George Boole

George Boole In existographies, George Boole (1815-1864) (IQ:175|#227) [RGM:424|1,280+] [GME:77] was English mathematician, educator, philosopher and logician; noted for []

Born to a poor cobbler who self-taught himself mathematics, by studying Newton, among others; invented Boolean algebra, the basis of modern computer logic (as later ferreted out by Claude Shannon (1938) in terms of logic gates), with the publication of his 1847 Mathematical Analysis of Logic; his 1854 book The Laws of Thought, one of the first books in human mathematics, showed how to reduce human reasoning (logic) to a symbolic form resembling ordinary numerical algebra; was a college professor in mathematics by age thirty-four (despite holding no university degree); published a treatise on differential equations (1859).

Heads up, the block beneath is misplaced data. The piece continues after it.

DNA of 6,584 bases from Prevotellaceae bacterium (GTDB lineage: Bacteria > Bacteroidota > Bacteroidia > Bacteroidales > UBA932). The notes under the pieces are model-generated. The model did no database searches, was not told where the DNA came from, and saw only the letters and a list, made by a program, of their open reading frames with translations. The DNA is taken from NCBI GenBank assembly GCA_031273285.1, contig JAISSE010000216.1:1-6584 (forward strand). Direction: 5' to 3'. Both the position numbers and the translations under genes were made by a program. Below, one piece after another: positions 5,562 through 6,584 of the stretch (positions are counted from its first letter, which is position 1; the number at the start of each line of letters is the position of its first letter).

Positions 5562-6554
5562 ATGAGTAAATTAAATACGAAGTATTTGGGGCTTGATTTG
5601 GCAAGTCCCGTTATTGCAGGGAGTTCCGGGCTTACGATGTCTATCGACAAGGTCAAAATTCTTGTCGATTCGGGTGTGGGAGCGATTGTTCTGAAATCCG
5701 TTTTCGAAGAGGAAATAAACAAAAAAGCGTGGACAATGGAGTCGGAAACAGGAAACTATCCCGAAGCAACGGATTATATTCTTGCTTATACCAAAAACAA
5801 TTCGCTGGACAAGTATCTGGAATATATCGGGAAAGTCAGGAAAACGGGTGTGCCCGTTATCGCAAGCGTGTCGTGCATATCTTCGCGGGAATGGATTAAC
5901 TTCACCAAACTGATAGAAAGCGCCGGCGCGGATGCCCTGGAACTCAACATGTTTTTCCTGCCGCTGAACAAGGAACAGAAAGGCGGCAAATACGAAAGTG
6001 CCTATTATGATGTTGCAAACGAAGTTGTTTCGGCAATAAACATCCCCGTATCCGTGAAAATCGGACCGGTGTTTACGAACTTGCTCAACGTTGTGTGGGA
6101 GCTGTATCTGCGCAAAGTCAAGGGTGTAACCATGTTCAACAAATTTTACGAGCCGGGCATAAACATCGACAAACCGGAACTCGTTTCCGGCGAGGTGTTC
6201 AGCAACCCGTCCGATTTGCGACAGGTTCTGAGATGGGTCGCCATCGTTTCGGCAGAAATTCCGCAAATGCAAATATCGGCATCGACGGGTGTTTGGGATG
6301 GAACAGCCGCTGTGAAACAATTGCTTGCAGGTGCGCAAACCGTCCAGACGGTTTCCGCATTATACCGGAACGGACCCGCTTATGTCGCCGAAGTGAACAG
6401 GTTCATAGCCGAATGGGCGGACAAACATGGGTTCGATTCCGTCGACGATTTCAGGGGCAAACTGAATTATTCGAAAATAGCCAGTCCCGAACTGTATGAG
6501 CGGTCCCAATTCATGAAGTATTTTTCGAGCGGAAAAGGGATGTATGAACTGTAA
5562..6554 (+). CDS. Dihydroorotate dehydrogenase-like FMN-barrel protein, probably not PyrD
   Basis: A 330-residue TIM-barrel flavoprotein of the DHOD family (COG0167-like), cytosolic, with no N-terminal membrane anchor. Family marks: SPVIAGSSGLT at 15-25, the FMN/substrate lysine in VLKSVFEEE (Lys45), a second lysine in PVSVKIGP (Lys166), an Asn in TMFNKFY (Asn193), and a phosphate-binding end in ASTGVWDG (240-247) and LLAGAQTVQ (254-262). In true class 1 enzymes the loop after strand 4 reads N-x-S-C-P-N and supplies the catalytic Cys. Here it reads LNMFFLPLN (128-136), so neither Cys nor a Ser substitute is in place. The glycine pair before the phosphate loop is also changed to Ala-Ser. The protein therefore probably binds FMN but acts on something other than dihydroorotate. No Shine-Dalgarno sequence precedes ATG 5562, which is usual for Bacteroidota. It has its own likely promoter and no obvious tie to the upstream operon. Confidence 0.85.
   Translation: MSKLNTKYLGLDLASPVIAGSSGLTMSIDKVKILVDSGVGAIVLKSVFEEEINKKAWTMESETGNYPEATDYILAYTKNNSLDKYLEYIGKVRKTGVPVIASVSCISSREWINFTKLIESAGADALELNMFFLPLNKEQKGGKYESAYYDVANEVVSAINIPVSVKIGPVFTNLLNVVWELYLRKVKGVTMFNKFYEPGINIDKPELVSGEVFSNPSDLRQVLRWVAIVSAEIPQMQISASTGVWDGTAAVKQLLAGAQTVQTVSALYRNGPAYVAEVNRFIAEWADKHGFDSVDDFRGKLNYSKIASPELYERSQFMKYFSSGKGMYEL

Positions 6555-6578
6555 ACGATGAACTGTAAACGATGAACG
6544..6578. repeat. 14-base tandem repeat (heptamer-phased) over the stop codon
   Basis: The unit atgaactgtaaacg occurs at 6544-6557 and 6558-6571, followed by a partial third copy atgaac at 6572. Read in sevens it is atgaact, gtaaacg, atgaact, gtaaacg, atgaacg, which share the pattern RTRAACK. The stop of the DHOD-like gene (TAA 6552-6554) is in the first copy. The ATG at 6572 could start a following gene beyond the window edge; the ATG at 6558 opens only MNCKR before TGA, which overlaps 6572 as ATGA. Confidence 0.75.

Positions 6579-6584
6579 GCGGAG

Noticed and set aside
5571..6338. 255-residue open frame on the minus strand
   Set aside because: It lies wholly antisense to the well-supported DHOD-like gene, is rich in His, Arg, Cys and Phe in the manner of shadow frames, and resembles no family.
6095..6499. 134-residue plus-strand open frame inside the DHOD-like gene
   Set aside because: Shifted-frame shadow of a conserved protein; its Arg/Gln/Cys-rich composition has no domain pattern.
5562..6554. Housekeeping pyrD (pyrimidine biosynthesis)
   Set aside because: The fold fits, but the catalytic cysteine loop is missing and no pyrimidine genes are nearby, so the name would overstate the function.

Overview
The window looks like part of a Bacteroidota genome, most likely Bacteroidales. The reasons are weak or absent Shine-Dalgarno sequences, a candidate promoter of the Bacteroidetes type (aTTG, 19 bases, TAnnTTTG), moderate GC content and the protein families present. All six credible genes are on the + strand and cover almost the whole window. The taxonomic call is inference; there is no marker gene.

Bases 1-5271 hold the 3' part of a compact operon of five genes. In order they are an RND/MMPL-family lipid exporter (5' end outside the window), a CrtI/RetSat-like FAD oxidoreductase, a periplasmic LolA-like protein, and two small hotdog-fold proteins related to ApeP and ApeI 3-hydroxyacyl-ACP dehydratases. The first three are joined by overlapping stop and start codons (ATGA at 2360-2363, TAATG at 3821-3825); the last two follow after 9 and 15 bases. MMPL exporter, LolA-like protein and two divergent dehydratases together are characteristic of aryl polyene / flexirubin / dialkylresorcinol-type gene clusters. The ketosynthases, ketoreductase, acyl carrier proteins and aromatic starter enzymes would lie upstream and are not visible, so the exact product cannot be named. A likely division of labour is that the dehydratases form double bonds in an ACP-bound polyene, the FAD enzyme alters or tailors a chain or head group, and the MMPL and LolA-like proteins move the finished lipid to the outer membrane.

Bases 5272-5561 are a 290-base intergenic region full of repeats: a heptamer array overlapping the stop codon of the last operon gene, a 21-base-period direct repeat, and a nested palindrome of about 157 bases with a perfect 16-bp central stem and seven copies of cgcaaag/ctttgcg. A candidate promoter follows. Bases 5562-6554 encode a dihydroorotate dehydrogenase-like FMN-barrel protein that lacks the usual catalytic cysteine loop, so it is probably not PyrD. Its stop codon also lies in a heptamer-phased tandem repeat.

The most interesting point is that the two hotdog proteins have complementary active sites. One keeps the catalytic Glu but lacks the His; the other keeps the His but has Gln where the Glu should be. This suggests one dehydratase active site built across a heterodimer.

Further reading
● Boole, George. (1847). Mathematical Analysis of Logic. Publisher.
● Boole, George. (1854). The Laws of Thought. Publisher.

External links
George Boole – Wikipedia.

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